We all have our passions in life. Health and fitness, music, a certain sports team: Whatever it may be, our passion is the reason we get out of bed in the morning. If your passion involved putting your body through hell for over three months straight, would you feel the same about it?
Charlie Engle loves running and adventure. It’s a passion so strong that he decided to run across the Sahara desert in 2007, where he covered over 4,500 miles, which amounted to him running over two marathons per day for 111 consecutive days. The film Running the Sahara, narrated by Academy Award winner Matt Damon, was created to document Engle’s journey.
How Charlie Engle Came to Love Running and Adventure
Engle’s passion stems from his battle with drug and alcohol addiction. He’s been sober since 1992 and credits a large part of his sobriety to the purposeful devotion and emotional release he experiences while running.
“I wanted to be invisible, to disappear,” Engle said in a blog post on his website. “If I had a feeling of any kind, I drowned it with booze or stuffed it into a pipe and smoked it. I would do anything to make sure I felt nothing.
“In the 27 years of sobriety I’ve piled up so far, I have slowly learned how to connect to my feelings, all of them, by just allowing them to flow, and most importantly, not trying to categorize them as good or bad, negative or positive. I just feel what I feel.”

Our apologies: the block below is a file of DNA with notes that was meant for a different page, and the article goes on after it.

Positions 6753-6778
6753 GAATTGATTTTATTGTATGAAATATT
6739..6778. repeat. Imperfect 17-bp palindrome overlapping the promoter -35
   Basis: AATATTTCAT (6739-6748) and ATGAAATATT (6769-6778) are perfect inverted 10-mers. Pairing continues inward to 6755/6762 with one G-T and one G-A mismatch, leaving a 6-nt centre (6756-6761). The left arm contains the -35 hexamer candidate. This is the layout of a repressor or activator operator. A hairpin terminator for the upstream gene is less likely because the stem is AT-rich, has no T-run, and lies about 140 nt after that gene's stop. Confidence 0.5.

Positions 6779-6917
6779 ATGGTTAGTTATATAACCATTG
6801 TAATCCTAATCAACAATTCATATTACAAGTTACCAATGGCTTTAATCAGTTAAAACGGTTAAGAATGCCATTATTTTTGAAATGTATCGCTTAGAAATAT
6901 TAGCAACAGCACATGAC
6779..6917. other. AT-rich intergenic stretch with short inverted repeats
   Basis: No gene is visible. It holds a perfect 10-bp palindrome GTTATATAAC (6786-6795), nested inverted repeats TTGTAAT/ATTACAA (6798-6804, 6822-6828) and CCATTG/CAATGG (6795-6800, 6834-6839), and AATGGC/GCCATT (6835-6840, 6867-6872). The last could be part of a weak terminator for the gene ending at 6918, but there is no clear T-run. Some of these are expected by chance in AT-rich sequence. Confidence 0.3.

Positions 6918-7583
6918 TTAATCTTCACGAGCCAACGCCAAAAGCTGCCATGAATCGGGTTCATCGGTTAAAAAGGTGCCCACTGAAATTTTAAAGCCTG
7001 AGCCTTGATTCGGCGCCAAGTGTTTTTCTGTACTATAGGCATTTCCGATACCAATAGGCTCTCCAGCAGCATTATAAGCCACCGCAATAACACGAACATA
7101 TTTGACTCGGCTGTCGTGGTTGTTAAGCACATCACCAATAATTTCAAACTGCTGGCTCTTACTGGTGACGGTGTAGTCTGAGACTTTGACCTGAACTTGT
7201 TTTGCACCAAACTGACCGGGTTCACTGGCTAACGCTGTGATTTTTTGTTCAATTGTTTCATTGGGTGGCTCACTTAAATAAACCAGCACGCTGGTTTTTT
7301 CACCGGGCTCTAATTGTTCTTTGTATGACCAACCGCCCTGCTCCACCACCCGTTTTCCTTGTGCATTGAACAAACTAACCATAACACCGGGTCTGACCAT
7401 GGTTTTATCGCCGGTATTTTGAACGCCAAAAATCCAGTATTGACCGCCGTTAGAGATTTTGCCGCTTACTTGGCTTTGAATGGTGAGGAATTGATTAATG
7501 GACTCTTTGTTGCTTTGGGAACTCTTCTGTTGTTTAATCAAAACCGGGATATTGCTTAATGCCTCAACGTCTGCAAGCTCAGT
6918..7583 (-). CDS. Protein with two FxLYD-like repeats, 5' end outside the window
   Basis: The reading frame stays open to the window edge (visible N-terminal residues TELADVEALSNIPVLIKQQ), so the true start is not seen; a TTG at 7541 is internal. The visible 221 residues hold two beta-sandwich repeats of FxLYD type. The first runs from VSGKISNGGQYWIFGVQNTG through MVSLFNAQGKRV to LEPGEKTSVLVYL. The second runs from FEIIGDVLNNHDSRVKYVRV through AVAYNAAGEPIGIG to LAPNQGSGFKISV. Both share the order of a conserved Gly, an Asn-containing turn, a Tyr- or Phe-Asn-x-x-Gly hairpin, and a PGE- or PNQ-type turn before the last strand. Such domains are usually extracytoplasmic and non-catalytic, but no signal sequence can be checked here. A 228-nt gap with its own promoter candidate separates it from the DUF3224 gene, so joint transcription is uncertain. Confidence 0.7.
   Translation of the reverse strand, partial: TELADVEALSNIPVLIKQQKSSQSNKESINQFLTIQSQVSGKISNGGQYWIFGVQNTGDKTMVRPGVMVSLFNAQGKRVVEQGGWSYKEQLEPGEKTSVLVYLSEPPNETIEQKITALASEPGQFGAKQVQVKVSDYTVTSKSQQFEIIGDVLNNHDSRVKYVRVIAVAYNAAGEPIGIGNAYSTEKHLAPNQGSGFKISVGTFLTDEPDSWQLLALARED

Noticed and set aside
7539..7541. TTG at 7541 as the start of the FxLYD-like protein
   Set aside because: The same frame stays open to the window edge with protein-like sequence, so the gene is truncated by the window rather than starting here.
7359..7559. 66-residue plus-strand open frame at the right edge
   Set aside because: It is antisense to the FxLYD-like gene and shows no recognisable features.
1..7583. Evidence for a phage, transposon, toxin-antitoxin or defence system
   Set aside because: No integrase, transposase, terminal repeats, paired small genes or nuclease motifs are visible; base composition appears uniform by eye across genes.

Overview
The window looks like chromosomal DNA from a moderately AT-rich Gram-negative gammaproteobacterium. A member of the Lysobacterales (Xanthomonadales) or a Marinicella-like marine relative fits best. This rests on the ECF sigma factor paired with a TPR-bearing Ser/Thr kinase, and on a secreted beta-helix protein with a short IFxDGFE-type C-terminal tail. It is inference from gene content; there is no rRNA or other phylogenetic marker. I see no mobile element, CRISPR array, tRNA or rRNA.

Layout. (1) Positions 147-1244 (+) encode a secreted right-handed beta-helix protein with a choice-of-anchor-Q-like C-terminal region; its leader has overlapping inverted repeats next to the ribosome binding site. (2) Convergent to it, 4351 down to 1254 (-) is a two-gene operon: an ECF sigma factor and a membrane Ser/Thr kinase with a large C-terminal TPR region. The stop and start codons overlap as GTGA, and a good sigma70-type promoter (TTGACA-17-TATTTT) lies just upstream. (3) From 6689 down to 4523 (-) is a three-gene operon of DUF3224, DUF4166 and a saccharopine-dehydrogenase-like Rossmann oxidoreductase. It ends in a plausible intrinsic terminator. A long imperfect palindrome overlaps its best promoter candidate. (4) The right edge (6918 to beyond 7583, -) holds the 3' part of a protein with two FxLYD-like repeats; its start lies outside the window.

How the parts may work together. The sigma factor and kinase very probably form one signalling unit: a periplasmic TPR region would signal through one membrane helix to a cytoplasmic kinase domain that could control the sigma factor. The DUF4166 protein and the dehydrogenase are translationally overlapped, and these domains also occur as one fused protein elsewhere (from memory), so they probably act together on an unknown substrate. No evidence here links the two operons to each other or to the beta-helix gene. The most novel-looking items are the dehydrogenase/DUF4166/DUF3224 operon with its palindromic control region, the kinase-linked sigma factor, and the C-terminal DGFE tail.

Not only has running helped Engle in his sobriety, but it has allowed him to connect with people across the globe, and mostly because of the fact that a runner doesn’t look as threatening to people.
“Running has allowed me to explore the far-reaching corners of the globe and meet amazing, diverse people,” he said. “I have found that even in cultures that generally distrust strangers, people are more likely to welcome me if I’m on foot. It somehow makes me less threatening, perhaps more human.”
Charlie Engle's Quest
Now, Engle has a goal, something that’s never been done before. He plans to ascend from the lowest geological point to the highest summit on all seven continents of the world. It’s called 5.8 Global Adventure.
It’s broken up into two phases. Phase 1 began and ended in Africa (Aug. 28-Sep. 25), starting with Lake Assal. Engle ventured through Rift Valley, one of the wildest places in the world, to make it to the top of Mount Kilimanjaro. Along the way, he also visited schools and farms in Djibouti, Ethiopia, Kenya, and Tanzania to talk about the struggles of everyday life.
Engle called the climb "Summit for Momma," and carried his mother's ashes during the 26-day journey.
"I carried her with me for the entire adventure, onward through Ethiopia, Kenya, and Tanzania," Engle said. "Today, I added more of her ashes to the top of Kilimanjaro. Momma gave me everything she had and I love knowing she is now watching over Africa."
With Phase 1 complete, Engle will head off to the remaining six continents. In Europe, he will go from the Caspian Sea to Mount Elbrus; Badwater, California to Denali in North America; and Lake Eyre to Mount Kosciuszko in Australia. The latter half of the quest will feature journeys from Laguna del Carbon to Aconcagua in South America, Antarctica’s Bentley Trench to Vinson Massif, and of course the Dead Sea to Mount Everest, where Engle will have to travel 5.8 vertical miles from the world’s lowest point to its absolute summit.